Wells Fargo Advisors has agreed to pay a $1 million fine to the Financial Industry Regulatory Authority to settle allegations that it failed to adequately supervise advisors’ use of consolidated client reports from mid-2009 to mid-2015.
The agreement specifically cites Wells Fargo Clearing Services and Wells Fargo Advisors Financial Network, as well as a software tool used to create over 5 million consolidated reports, Application Reports.
The Wells Fargo businesses “had no system in place to review the contents of the Application Reports, including information about customers’ holdings away from the firms,” according to the settlement.
In addition, the regulatory group states that Wells Fargo reviewed cover sheets and contact information, for instance, but “failed to review the content of the consolidated reports … including customized values for assets and accounts held away from firms,” which advisors had to manually enter.
The broker-dealers also failed “to provide a mechanism allowing their representatives to designate which Application Reports were actually provided to customer,” as opposed to just being draft reports.
Brokerage firms must see that advisors take “reasonable steps” to ensure that consolidated statements have accurate values, the settlement states.
In response to the settlement, which was signed last week and posted online Monday, the bank said: “We take these matters seriously. As part of this settlement, Wells Fargo Advisors has implemented new supervisory procedures and guidance with respect to supervising external assets and consolidated reports.”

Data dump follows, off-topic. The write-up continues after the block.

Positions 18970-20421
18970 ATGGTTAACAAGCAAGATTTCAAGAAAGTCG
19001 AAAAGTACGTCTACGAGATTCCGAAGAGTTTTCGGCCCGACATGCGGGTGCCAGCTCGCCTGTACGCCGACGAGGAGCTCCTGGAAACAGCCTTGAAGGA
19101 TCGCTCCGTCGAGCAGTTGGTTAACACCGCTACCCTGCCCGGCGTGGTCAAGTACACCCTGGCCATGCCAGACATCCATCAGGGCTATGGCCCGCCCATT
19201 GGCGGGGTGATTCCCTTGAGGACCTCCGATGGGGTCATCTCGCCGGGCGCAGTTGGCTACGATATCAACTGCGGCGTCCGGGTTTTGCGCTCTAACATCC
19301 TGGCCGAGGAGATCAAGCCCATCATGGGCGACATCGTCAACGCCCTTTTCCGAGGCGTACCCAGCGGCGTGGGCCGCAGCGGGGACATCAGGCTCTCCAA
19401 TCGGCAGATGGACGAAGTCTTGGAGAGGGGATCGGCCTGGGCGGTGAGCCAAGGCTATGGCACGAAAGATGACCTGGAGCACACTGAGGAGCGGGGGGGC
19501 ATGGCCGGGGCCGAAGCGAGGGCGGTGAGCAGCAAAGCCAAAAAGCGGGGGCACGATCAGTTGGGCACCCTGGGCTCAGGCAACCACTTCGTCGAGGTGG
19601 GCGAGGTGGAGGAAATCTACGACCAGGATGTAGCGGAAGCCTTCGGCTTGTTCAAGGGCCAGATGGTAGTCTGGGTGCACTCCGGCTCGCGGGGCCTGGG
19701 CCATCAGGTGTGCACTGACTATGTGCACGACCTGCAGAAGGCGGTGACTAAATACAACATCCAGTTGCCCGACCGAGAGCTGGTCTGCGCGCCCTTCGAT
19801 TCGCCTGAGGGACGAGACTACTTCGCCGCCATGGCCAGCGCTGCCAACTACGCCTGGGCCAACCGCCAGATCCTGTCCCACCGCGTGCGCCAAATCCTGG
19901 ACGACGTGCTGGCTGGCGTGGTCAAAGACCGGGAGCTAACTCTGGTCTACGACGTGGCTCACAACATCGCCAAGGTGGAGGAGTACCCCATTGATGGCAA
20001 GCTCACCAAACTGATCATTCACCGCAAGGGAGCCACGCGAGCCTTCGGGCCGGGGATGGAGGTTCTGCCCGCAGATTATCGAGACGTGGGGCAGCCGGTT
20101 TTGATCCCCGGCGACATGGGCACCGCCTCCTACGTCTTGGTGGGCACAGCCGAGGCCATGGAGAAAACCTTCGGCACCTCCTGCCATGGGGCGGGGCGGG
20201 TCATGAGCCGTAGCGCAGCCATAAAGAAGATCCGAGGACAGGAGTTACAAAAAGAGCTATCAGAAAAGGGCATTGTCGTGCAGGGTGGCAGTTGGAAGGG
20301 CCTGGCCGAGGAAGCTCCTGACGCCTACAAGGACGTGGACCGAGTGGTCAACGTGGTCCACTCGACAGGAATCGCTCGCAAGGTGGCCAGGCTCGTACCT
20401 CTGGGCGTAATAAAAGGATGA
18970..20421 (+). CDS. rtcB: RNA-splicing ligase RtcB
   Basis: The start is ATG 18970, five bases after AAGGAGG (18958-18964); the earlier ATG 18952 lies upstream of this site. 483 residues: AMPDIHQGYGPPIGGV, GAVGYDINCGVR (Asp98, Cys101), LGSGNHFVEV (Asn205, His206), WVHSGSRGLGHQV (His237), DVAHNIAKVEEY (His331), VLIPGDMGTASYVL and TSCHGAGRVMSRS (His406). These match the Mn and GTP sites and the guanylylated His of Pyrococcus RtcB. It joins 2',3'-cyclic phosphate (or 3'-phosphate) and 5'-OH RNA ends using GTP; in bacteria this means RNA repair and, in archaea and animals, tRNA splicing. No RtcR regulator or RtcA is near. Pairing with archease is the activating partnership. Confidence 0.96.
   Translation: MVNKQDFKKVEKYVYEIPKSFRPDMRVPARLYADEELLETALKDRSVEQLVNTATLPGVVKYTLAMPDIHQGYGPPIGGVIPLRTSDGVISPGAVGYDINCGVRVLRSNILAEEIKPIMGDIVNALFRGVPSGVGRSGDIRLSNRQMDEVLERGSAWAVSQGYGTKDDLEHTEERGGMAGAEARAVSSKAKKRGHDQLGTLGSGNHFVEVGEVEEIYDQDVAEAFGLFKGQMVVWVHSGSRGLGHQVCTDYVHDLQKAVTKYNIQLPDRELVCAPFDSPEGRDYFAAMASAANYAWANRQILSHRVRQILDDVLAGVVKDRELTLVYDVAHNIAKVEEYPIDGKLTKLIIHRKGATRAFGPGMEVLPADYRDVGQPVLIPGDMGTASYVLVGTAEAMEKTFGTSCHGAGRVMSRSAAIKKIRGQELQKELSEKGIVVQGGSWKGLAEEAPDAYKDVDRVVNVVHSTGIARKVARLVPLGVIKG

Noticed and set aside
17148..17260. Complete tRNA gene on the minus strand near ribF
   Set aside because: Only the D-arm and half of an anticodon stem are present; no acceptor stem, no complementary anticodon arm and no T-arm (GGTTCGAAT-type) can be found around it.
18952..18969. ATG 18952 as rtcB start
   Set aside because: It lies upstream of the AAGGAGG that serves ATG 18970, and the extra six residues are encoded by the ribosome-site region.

Wells Fargo Advisors recently explained to its employee and independent registered reps that it plans to keep offering commission-based retirement accounts. The news comes as legal and political challenges to the Department of Labor’s new fiduciary standard—set to begin going into effect in April—continue.
“WFA strongly believes that our clients deserve options when making their investment decisions. Therefore, we will continue to offer traditional commission-based retirement accounts leveraging the Best Interest Contract (BIC) Exemption, as well as Advisory solutions,” the broker-dealer said in a memo sent to advisors in early December, including those with Wells Fargo Financial Network or FiNet, its independent channel.
Rivals such as Morgan Stanley and Raymond James also are taking such an approach to DOL, while Merrill Lynch is ending commissions in new retirement accounts. Merrill says clients can, for instance, move their brokerage IRA accounts to Merrill Lynch One, its investment advisory program that offers a single, asset-based fee schedule.
“WFA is implementing several enhancements to help ensure we are meeting the DOL’s best interest standard when advising and servicing our clients’ retirement accounts,” the bank explained.
In terms of how the election results will affect the new fiduciary standard, “None of us can say with certainty what will actually happen. Many different types of scenarios are possible, and we are planning for all of them. In the meantime, we will continue preparing for an April 2017 implementation,” it added.
(Wells Fargo’s roughly 15,100 advisors and 3,900 licensed bankers have some $1.5 trillion in client assets.)
The firm’s retirement clients will receive a new Retirement Account Policy Statement in the second quarter of 2017. “Before this mailing occurs, it is critical that FAs have conversations with clients and document their discussion in SmartStation Client Dashboard,” according to the broker-dealer.
Wells Fargo says it also is creating “a standardized process to document and help demonstrate when 401K-to-IRA rollovers and IRA-to-IRA transfers are in the client’s best interest.”
In addition, WFA says it has developed a “firm-approved list of available investments for retirement accounts,” based on research from Wells Fargo Investment Institute and other groups within the bank.
“In the coming weeks, you will continue to receive more detailed information outlining specific steps to take before … April 10, 2017,” it concluded in its memo.
— Check out Wells Fargo Splits Chairman, CEO Roles After Account Scandal on ThinkAdvisor.